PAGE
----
A lot of the technical challenges would still have cropped up, but the issues of company vs. company and companies vs. Government wouldn't have clouded the issue. This of course leaves out the problem of the RAF not really being sure (IIRC) what it wanted TSR.2 to actually DO, but they would at least have had their strike aircraft at a more affordable unit price and it would have matured just in time to be equipped with the laser and optical guidance systems needed to drop conventional weapons with something approaching precision.

Offline steelpillow

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Re: Biggest mistakes in aviation? Which projects should have been built?
« Reply #301 on: May 15, 2017, 04:23:27 am »
Nice thread this.
My own submission: the British War Office and Admiralty should have bought the Dunne D.8 and its planned Armstrong-Whitworth successor in quantity as a training aircraft. We lost huge numbers of trainee pilots on recycled antiquated death traps, mostly stalling or flying into the ground on the trainee's first few flights, and huge numbers more in their first few days on the front because they could not use their aeroplanes yet. The D.8 was inherently stable, incredibly easy to fly, and would refuse to stall on the landing run. It also had a robust undercarriage designed to take punishment.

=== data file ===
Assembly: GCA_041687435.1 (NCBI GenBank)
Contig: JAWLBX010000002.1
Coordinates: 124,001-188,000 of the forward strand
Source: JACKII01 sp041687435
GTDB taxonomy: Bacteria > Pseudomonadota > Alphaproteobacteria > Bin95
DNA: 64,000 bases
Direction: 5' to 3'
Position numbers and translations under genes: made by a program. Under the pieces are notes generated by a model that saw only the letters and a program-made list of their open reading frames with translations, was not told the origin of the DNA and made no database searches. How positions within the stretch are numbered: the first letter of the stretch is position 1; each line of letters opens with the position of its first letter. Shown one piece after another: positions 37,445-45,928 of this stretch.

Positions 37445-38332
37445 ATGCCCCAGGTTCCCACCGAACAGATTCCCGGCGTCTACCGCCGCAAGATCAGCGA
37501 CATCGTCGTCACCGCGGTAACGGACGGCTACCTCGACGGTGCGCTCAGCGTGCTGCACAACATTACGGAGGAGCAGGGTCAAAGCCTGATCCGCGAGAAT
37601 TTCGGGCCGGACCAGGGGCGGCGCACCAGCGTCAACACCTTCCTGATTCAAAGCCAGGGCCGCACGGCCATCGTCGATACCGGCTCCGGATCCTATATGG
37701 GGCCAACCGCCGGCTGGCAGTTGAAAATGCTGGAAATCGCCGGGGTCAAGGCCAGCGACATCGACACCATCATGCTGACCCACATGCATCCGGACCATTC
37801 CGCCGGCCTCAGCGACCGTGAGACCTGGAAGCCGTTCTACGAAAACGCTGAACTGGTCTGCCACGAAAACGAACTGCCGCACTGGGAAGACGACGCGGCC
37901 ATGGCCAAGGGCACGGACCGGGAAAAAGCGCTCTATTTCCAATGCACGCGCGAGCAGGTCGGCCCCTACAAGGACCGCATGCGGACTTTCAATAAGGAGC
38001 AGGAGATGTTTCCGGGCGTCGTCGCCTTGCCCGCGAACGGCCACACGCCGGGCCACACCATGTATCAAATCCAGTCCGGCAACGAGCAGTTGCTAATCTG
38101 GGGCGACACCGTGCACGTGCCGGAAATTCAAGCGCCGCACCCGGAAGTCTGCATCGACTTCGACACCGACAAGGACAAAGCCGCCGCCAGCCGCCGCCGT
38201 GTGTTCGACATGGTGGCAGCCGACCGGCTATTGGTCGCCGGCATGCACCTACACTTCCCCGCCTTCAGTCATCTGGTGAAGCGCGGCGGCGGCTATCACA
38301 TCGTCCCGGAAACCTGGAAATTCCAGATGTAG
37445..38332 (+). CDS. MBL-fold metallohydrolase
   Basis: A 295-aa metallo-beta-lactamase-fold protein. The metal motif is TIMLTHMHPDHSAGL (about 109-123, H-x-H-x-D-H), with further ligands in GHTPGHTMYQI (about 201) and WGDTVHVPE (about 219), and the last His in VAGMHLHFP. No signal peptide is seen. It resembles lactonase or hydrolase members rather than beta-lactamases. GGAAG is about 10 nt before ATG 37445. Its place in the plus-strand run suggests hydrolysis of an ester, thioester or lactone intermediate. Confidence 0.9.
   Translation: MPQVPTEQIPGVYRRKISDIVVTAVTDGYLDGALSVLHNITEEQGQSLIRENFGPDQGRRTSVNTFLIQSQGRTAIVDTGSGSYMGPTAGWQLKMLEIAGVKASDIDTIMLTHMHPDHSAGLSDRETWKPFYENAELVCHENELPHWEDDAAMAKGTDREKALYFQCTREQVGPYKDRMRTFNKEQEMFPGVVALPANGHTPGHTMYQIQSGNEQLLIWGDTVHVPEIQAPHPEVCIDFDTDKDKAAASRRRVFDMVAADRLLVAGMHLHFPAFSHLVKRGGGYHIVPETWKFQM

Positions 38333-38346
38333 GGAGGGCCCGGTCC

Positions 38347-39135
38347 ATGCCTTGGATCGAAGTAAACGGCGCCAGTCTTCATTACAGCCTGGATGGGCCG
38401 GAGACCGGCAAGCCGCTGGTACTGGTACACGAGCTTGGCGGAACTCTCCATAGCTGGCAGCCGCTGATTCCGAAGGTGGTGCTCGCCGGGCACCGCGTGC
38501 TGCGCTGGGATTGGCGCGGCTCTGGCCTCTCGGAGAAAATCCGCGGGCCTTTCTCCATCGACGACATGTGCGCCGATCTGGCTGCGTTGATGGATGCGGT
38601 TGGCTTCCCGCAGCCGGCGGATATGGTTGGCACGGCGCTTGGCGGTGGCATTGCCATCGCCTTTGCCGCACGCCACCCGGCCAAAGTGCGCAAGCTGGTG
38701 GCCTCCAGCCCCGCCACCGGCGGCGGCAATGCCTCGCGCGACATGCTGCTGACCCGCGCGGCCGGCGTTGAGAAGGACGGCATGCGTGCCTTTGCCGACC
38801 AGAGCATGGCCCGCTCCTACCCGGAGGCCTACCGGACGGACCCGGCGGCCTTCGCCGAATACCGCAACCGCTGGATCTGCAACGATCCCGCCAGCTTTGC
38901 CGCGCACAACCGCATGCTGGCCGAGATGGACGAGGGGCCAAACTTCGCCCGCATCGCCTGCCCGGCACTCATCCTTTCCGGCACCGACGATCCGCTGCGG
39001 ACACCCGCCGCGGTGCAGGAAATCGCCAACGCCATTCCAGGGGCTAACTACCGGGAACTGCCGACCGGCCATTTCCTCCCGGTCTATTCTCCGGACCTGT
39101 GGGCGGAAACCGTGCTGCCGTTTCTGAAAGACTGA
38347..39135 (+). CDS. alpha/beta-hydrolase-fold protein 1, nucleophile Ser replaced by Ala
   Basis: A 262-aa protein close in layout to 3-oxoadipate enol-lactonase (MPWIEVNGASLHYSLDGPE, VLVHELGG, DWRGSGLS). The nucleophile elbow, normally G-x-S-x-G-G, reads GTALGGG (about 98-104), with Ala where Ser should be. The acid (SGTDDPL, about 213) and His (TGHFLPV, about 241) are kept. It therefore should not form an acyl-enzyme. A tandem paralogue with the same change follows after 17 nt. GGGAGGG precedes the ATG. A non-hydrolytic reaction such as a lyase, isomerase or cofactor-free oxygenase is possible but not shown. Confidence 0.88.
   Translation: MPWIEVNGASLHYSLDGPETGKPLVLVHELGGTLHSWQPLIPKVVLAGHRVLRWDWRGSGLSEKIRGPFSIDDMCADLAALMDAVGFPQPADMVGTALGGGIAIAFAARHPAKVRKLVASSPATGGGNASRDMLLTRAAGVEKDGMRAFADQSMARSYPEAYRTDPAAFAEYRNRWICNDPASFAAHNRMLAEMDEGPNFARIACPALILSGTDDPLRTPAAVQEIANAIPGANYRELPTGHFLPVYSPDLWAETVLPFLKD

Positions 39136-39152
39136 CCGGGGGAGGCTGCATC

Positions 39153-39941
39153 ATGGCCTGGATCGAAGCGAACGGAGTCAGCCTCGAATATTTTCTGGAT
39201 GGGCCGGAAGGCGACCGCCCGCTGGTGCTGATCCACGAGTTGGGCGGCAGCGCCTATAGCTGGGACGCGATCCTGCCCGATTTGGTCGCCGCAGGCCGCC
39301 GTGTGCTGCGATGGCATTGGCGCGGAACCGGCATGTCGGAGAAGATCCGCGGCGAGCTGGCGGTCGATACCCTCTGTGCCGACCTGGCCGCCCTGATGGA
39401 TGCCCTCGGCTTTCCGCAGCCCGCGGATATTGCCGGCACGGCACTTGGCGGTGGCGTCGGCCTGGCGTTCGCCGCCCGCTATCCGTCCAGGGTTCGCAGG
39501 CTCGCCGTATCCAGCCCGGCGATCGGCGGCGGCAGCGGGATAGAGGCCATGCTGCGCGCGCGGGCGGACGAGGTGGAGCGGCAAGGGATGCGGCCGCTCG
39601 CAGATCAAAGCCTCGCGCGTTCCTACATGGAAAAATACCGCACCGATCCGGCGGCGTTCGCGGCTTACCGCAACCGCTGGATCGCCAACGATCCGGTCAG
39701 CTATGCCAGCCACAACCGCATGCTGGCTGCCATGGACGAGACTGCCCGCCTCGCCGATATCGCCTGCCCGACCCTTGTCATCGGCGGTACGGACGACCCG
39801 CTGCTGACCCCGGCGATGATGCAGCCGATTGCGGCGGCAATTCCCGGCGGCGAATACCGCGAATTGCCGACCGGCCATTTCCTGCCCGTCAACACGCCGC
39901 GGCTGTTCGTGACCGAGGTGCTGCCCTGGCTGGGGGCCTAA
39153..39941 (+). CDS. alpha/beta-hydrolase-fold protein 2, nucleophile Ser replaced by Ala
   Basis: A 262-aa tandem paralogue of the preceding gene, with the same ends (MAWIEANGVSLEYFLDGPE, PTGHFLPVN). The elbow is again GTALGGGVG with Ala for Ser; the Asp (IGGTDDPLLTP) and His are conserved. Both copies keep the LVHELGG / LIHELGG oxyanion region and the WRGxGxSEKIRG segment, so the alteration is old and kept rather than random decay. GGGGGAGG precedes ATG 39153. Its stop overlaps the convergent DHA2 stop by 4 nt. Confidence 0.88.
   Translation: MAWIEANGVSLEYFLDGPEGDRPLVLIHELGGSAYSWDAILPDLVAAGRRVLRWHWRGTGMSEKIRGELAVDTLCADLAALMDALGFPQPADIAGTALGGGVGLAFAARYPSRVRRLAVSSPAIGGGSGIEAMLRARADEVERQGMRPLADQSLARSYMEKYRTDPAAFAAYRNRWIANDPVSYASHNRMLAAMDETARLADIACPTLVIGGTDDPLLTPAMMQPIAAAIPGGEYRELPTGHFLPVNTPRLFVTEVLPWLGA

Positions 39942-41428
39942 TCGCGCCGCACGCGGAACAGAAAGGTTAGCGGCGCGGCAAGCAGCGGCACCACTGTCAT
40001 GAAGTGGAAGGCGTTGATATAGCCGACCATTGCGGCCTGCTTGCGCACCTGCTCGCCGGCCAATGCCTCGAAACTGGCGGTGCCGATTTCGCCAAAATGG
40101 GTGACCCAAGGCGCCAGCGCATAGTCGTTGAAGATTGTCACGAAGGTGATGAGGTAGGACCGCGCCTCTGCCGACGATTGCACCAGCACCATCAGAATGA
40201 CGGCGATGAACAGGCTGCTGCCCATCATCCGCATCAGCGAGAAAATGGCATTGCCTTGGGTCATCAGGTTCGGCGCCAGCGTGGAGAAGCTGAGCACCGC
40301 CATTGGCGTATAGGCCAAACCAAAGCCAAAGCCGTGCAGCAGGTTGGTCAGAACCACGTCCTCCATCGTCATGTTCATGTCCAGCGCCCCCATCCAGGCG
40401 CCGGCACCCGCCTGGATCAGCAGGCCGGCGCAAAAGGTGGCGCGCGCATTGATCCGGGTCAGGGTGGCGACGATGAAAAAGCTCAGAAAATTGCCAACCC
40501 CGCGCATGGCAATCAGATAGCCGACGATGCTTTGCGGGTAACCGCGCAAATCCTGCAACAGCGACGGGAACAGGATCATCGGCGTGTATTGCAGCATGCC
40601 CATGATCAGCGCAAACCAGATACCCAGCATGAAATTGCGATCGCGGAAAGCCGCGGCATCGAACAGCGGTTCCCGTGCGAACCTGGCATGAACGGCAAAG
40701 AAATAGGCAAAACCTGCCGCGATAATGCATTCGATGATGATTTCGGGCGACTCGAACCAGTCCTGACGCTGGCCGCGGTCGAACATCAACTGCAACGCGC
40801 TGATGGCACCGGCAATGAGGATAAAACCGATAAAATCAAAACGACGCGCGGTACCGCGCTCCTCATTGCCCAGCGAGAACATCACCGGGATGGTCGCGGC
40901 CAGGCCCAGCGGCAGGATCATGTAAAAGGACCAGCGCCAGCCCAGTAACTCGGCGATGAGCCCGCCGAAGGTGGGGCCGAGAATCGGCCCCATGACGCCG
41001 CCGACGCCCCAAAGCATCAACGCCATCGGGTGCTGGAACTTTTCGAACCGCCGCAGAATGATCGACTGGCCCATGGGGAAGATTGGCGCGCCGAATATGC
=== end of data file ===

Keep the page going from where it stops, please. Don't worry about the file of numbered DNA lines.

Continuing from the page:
Its adoption as a primary trainer would have doubled the number of pilots reaching the front, along with the number of hours' (often minutes) experience for each pilot. Huge numbers of lives and machines would have been saved throughout, more than compensating for the purchase cost.
As a spinoff, its tailless swept aerodynamics would have almost certainly inspired other designers both in Britain and abroad, and we would not have had to wait until the Me 163 Komet for the world's first such production machine.